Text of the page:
In accordance with my preferences and objectives, these two funds are not influenced appreciably by stock market gyrations. Furthermore, they are ample in size to carry us through a prolonged bear market period if it occurs, and to supplement our other income for many years of a lifestyle comparable to the one we presently enjoy. This arrangement also translates into not having to cash stocks at depressed market values during a bear market environment to provide income for current needs. The package as a whole provides what I view as appropriate risk management, and its stock facet imposes NO STRATEGIC LIMITATIONS on me continuing to seek exceptional BUY&HOLD yields.

I have designed my portfolio to function with minimal attention. This includes allowing these blue chip alpha gorilla tech stocks to perform unfettered (no more automatic bail-out points, for example) as pure BUY&HOLD commitments.

In regard to the pros and cons of using bail-out points, appreciate that in PAST years when one of my blue chip tech stocks dropped to its bail-out point and sold, it typically was because something had gone awry with the company itself and/or the market's perception of it. But when the market AS A WHOLE is fluctuating violently (as it has been doing recently) and causes these stocks to all suddenly plummet SIMULTANEOUSLY and automatically sell, to me it seems ever so obvious that in this kind of erratic ambiance I now must adapt to and deal with a market of a different ilk.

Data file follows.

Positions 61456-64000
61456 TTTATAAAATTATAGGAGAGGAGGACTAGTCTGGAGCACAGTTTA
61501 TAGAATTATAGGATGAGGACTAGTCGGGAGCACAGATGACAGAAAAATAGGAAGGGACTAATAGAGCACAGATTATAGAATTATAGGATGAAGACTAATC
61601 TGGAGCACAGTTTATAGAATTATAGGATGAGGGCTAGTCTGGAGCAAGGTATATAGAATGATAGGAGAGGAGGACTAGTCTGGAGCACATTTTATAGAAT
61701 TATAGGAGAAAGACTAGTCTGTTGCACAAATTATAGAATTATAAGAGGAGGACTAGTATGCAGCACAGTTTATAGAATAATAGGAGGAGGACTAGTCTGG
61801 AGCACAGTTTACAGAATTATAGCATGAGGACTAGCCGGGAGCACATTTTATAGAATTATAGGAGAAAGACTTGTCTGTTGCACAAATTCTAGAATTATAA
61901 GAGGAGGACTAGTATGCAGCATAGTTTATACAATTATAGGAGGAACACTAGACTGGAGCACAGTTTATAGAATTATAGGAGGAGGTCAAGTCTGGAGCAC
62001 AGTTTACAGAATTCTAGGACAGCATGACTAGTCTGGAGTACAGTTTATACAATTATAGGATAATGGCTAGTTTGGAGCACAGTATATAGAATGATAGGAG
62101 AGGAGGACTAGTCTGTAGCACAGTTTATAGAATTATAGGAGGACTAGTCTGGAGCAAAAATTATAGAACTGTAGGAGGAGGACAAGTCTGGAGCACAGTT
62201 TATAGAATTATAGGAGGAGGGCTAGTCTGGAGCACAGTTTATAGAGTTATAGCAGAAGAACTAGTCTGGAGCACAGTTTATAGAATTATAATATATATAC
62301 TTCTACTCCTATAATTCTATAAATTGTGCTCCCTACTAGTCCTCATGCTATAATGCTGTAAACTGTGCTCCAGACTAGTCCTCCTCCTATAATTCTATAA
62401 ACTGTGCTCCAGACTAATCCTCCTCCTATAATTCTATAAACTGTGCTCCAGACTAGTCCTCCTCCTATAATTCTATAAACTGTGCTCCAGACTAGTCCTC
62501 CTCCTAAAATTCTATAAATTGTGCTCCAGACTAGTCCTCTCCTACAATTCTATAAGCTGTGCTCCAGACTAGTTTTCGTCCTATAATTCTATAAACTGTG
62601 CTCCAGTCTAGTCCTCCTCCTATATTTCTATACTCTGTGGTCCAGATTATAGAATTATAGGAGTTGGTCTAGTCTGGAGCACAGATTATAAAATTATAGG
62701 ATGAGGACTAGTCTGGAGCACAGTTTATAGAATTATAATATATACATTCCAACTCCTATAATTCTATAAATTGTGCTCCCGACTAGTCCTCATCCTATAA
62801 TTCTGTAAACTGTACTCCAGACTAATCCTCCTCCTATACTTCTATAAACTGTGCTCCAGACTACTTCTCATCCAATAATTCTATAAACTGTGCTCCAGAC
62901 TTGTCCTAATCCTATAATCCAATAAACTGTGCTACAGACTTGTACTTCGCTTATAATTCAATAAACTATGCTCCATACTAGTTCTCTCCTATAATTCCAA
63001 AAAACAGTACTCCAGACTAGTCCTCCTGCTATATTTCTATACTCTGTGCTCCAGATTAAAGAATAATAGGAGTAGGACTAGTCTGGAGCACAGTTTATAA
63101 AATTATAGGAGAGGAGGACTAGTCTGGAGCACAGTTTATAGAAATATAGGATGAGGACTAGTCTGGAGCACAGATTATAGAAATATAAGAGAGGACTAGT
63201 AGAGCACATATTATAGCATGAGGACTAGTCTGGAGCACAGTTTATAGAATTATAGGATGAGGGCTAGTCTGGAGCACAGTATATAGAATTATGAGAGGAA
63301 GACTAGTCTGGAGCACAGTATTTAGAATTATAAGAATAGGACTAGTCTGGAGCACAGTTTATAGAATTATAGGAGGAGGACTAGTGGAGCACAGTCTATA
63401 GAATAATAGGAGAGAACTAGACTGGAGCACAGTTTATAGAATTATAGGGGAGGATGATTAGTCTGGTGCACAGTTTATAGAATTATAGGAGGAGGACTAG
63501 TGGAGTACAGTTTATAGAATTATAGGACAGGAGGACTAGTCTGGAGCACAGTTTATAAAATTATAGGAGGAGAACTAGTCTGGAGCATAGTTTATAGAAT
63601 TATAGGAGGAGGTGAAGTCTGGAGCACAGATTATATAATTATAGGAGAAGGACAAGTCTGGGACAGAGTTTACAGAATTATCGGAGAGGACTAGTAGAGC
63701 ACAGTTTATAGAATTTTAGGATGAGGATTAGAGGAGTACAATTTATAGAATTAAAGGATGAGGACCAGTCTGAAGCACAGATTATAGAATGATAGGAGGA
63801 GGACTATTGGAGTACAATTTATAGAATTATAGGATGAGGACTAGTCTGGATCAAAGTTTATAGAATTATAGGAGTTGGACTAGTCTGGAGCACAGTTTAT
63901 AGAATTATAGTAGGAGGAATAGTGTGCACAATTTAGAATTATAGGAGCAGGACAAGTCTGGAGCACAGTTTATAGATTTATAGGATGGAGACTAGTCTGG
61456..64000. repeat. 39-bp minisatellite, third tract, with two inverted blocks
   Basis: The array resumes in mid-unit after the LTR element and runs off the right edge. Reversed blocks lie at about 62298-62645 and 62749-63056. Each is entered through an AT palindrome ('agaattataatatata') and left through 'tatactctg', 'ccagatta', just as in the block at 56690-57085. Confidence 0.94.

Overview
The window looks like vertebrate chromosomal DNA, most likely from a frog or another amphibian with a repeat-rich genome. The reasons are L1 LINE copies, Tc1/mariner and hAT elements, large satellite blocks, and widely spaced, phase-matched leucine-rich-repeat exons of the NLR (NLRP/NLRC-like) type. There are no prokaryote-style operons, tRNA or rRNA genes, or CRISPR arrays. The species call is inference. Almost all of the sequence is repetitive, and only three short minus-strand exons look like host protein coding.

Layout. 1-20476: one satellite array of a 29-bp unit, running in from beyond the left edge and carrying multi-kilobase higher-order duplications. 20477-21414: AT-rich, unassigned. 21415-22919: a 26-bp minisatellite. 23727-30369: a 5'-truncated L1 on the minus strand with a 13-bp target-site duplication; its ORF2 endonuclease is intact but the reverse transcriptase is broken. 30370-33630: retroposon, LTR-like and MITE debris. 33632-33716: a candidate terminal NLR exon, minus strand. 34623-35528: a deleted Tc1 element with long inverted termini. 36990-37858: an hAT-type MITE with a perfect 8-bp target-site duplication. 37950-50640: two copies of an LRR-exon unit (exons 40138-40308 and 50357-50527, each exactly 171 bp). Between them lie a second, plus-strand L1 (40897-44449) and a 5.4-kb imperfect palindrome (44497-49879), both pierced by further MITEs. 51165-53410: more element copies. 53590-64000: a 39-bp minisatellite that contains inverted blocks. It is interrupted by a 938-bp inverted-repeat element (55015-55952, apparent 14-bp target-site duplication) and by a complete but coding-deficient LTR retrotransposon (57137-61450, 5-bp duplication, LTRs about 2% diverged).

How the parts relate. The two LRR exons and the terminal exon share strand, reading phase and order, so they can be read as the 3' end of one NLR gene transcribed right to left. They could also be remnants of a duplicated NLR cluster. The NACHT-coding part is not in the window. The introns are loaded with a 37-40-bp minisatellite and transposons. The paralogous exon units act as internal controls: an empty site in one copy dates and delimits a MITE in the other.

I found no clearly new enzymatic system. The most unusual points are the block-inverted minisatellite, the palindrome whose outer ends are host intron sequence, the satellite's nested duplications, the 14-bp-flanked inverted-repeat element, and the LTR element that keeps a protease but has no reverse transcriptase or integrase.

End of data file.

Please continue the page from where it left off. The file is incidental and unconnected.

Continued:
For example, beginning in April of 2000 I found that volatility and roller coaster market conditions made it one continual time-consuming pain in the butt scramble and guessing game as to (1) if and when I should re-buy, (2) what new base price to use and (3) what percentage to apply to it when calculating new bail-out points because (4) each stock usually was so far below its 52-week high that using it as the base was impractical.